Classical Vocal

The Gandharva Veda is a Sanskrit scripture describing the theory of music and its applications in not just musical form and systems but also in physics, medicine and magic.[9] It is said that there are two types of sound: āhata (struck/audible) and anāhata (unstruck/inaudible).[9] The inaudible sound is said to be the principle of all manifestation, the basis of all substance.[9]

There are three main octaves: low (mandra), medium (madhya) and high (tāra).[9] Each octave resonates with a certain part of the body, low octave in the heart, medium octave in the throat and high octave in the head.[9]

The rhythmic organization is based on rhythmic patterns called tala. The melodic foundations are called ragas. One possible classification of ragas is into “melodic modes” or “parent scales”, known as thaats, under which most ragas can be classified based on the notes they use.

Thaats may consist of up to seven scale degrees, or swara. Hindustani musicians name these pitches using a system called Sargam, the equivalent of the Western movable do solfege:

  • Sa (ṣaḍja षड्ज) = Do
  • Re (Rishabh ऋषभ) = Re
  • Ga (Gāndhāra गान्धार) = Mi
  • Ma (Madhyama (music) मध्यम) = Fa
  • Pa (Pancham पञ्चम) = So
  • Dha (Dhaivat धैवत) = La
  • Ni (Nishād निषाद) = Ti
  • Sa (ṣaḍja षड्ज) = Do

Both systems repeat at the octave. The difference between sargam and solfege is that re, ga, ma, dha, and ni can refer to either “Natural” (shuddha) or altered “Flat” (komal) or “Sharp” (teevra) versions of their respective scale degrees. As with movable do solfege, the notes are heard relative to an arbitrary tonic that varies from performance to performance, rather than to fixed frequencies, as on a xylophone. The fine intonational differences between different instances of the same swara are called srutis. The three primary registers of Indian classical music are mandra (lower), madhya (middle) and taar (upper). Since the octave location is not fixed, it is also possible to use provenances in mid-register (such as mandra-madhya or madhya-taar) for certain ragas. A typical rendition of Hindustani raga involves two stages:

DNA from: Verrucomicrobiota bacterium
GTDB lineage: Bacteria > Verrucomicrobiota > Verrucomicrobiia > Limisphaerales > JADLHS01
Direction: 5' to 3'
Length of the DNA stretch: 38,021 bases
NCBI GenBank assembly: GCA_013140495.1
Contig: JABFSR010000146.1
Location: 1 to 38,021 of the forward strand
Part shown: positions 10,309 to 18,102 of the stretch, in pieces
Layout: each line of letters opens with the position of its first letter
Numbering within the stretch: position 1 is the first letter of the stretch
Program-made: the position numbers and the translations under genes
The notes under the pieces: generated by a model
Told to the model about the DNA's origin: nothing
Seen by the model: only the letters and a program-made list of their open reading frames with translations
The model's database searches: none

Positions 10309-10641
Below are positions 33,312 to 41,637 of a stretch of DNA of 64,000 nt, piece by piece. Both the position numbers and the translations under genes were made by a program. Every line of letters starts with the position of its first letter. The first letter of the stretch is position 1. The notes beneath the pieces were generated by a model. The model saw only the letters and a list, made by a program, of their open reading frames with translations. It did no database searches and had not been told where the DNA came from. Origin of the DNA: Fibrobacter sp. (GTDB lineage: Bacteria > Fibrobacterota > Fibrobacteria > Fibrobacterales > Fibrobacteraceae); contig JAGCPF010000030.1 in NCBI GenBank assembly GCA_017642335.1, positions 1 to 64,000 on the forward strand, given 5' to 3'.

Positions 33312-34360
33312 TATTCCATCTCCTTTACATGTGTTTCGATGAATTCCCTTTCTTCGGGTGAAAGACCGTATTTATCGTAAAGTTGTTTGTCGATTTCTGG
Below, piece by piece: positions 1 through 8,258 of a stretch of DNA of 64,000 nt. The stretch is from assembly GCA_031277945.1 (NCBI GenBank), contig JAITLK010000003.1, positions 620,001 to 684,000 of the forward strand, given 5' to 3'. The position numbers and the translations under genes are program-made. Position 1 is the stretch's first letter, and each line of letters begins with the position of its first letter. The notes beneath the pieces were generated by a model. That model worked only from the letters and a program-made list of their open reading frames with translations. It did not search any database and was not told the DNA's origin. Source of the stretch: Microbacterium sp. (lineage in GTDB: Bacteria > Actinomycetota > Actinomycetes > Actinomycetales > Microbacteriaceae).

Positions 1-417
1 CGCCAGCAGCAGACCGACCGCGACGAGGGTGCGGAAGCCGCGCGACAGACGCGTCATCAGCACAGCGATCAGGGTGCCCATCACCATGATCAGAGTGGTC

• Alap: a rhythmically free improvisation on the rules for the raga in order to give life to the raga and flesh out its characteristics. The alap is followed by a long slow-tempo improvisation in vocal music, or by the jod and jhala in instrumental music.

Tans are of several types like Shuddha, Koot, Mishra, Vakra, Sapaat, Saral, Chhoot, Halaq, Jabda, Murki

  • Bandish or Gat: a fixed, melodic composition set in a specific raga, performed with rhythmic accompaniment by a tabla or pakhavaj. There are different ways of systematizing the parts of a composition. For example:
    • Sthaayi: The initial, rondo phrase or line of a fixed, melodic composition
    • Antara: The first body phrase or line of a fixed, melodic composition
    • Sanchaari: The third body phrase or line of a fixed, melodic composition, seen more typically in dhrupad bandishes
    • Aabhog: The fourth and concluding body phrase or line of a fixed, melodic composition, seen more typically in Dhrupad bandishes
  • There are three variations of bandish, regarding tempo:
    • Vilambit bandish: A slow and steady melodic composition, usually in largo to adagio speeds
    • Madhyalaya bandish: A medium tempo melodic composition, usually set in andante to allegretto speeds
    • Drut bandish: A fast tempo melodic composition, usually set to allegretto speed or faster

Hindustani classical music is primarily vocal-centric, insofar as the musical forms were designed primarily for a vocal performance, and many instruments were designed and evaluated as to how well they emulate the human voice.